Mr. Andrade to Mr. Gresham.
Washington, December 19, 1894.
Sir: A proposition was introduced on the 24th of October last, in the legislative chamber of Demerara, for the construction of a road uniting the Upper Barima with the Cuyuni or with the Yuruan. The Government secretary asked that action on the subject might be deferred until a consultation could be had with the colonial ministry and until the approval of a petition had been obtained which was designed to secure authority to raise a large loan, from which was to be taken the amount necessary for the construction of the projected road.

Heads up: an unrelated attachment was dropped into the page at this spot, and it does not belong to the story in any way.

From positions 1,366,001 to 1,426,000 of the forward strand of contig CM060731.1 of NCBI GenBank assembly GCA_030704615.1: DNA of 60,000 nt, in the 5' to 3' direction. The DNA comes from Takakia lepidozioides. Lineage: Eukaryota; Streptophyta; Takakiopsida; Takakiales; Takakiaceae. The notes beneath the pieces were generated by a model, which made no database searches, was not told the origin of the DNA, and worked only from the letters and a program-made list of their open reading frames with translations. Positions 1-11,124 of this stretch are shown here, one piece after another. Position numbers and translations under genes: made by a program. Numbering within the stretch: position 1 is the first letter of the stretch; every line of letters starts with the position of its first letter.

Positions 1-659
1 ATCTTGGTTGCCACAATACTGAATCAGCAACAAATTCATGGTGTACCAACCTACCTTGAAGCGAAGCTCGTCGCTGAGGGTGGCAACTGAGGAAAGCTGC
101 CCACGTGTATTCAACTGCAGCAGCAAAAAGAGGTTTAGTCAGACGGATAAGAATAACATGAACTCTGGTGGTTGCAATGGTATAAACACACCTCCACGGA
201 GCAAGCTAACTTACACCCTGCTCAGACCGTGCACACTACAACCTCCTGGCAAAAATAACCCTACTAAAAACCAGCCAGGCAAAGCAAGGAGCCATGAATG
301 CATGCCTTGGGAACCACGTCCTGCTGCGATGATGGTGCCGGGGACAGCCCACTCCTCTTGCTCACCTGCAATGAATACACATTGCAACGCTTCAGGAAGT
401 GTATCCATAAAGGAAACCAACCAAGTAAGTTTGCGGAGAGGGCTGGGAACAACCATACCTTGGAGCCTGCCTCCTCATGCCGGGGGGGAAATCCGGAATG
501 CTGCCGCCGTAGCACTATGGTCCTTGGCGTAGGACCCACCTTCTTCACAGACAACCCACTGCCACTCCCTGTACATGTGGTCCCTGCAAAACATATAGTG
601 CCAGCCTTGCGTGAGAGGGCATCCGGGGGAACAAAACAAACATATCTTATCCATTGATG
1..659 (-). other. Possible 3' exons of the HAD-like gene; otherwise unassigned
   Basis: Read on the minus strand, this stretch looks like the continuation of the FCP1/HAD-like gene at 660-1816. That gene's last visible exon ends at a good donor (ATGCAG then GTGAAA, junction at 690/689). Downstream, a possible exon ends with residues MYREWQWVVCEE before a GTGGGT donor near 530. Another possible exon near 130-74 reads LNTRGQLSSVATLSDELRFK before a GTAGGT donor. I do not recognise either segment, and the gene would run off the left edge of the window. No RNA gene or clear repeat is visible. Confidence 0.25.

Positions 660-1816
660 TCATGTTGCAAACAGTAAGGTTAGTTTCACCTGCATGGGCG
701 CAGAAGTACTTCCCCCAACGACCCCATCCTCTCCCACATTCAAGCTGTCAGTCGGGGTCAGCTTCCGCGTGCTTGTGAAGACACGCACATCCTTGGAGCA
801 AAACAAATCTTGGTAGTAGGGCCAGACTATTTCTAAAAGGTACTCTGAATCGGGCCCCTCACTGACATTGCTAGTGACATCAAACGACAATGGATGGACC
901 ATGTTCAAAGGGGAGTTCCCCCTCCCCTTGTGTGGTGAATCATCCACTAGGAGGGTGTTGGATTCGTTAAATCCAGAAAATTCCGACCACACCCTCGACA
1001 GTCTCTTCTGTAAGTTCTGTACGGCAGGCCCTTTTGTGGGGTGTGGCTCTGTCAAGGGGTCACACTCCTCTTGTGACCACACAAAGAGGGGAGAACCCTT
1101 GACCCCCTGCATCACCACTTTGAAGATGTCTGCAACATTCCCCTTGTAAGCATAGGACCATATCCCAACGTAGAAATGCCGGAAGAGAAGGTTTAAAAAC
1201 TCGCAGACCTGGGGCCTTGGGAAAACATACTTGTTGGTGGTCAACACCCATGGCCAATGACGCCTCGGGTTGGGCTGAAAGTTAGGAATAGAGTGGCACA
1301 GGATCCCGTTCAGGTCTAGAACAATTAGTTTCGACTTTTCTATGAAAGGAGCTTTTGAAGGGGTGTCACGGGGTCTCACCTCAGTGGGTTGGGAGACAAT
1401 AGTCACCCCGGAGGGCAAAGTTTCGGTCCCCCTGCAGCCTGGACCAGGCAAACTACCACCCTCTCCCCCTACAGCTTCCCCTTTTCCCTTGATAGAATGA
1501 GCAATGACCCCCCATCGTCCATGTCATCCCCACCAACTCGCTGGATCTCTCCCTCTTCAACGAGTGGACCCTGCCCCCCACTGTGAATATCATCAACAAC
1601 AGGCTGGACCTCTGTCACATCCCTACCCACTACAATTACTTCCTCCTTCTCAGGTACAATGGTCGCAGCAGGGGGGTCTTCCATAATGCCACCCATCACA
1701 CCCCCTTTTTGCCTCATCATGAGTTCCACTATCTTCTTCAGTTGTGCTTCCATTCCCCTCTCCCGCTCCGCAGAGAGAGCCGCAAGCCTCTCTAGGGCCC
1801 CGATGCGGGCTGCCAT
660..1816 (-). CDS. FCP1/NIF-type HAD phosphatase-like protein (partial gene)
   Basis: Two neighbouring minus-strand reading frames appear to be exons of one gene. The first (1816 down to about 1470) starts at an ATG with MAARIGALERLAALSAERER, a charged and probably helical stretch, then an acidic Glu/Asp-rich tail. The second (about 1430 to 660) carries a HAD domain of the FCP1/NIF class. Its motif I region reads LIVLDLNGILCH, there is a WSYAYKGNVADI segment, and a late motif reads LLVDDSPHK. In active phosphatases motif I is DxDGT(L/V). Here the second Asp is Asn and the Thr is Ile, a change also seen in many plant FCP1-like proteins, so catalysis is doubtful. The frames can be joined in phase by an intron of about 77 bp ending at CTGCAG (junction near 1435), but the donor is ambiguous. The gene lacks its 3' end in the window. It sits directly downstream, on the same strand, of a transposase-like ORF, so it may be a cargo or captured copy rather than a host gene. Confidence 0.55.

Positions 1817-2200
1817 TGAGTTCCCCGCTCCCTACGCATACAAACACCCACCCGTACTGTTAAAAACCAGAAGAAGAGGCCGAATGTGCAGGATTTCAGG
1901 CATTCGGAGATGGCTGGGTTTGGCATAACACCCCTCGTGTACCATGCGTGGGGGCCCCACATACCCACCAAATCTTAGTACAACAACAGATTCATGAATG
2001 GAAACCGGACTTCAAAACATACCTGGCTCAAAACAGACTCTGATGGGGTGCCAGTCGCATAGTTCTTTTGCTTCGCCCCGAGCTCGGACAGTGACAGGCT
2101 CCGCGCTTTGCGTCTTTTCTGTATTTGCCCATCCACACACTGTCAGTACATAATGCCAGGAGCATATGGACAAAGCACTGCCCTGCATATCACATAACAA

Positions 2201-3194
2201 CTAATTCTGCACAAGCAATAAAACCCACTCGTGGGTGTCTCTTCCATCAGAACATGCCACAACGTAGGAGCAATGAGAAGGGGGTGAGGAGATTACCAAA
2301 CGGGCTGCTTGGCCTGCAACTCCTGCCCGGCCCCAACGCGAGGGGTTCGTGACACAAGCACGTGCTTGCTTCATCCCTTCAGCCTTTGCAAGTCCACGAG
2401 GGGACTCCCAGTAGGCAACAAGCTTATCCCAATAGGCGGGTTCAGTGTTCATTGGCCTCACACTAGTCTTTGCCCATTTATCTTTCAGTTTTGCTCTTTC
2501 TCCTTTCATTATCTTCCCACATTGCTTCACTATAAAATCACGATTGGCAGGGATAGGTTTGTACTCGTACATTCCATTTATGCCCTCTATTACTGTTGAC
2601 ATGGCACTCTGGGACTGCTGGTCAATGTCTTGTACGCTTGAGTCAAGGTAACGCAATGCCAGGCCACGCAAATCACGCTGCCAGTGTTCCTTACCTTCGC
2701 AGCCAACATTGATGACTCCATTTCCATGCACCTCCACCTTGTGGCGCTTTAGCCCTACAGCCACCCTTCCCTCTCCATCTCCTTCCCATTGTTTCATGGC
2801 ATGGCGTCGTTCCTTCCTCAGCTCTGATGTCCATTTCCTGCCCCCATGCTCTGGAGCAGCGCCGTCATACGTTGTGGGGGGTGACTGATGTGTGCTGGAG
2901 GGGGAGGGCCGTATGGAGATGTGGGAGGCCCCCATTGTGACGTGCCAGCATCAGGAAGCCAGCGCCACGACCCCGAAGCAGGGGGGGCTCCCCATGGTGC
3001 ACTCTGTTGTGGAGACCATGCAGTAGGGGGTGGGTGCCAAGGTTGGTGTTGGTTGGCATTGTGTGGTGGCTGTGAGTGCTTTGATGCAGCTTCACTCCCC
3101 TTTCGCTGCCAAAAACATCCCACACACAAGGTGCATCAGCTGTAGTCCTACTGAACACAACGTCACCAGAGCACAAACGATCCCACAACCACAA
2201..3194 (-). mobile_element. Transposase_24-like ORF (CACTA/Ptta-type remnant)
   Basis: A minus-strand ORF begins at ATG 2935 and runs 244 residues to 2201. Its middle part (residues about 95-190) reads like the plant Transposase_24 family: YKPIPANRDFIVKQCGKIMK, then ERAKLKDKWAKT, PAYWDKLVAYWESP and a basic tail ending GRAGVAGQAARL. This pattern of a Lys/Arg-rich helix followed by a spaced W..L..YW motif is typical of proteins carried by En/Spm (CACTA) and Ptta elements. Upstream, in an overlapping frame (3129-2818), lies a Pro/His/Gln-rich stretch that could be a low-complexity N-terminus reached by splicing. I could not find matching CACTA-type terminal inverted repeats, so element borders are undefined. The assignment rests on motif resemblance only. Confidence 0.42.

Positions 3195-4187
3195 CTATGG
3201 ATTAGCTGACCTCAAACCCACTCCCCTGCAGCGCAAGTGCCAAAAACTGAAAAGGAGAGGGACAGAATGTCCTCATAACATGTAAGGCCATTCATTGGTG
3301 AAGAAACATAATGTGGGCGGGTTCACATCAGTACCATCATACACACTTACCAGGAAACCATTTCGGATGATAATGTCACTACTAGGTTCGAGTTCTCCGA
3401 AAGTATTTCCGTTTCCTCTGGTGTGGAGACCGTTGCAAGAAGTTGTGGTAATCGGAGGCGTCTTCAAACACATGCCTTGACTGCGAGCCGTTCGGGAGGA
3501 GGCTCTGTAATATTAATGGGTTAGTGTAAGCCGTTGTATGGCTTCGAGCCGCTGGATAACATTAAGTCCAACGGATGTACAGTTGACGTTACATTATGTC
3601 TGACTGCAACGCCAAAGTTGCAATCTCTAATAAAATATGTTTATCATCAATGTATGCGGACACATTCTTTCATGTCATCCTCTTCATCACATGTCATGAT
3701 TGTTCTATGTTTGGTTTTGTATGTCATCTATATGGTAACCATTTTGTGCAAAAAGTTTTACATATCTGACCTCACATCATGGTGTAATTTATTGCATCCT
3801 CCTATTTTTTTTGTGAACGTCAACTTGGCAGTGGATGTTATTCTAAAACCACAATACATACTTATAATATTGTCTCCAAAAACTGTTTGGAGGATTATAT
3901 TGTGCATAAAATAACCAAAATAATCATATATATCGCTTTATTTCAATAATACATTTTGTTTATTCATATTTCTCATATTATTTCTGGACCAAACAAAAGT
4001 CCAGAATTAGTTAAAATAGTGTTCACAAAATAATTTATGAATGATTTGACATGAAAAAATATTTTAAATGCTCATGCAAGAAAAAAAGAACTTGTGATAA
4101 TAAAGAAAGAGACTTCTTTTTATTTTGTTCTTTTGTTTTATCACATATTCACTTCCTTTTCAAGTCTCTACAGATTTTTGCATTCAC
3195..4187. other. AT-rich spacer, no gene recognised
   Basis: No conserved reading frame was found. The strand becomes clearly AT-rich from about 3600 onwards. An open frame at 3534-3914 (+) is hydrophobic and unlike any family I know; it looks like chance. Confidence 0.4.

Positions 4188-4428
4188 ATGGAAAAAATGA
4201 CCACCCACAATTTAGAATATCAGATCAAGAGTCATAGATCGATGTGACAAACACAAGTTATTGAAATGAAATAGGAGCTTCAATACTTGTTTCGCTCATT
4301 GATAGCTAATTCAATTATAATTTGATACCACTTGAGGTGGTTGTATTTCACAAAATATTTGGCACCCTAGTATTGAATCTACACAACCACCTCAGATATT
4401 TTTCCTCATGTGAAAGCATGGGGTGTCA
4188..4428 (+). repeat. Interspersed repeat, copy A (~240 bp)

The Government of Venezuela thinks that the design in question involves a fresh purpose to unlawfully appropriate the territory of the Republic, and that its execution would doubtless give rise to a conflict with the national authorities of that district, and would occasion greater acrimony in the boundary dispute now pending with the British colony. Consequently, desiring to forestall the construction of the road, it has already communicated its views to the colonial Government through the Venezuelan consul at Demerara, and has, furthermore, addressed the communication which is reproduced below, to his excellency Seneca Haselton, envoy extraordinary and minister plenipotentiary [Page 842] of the United States in Venezuela, and it instructs me to earnestly support the request therein contained: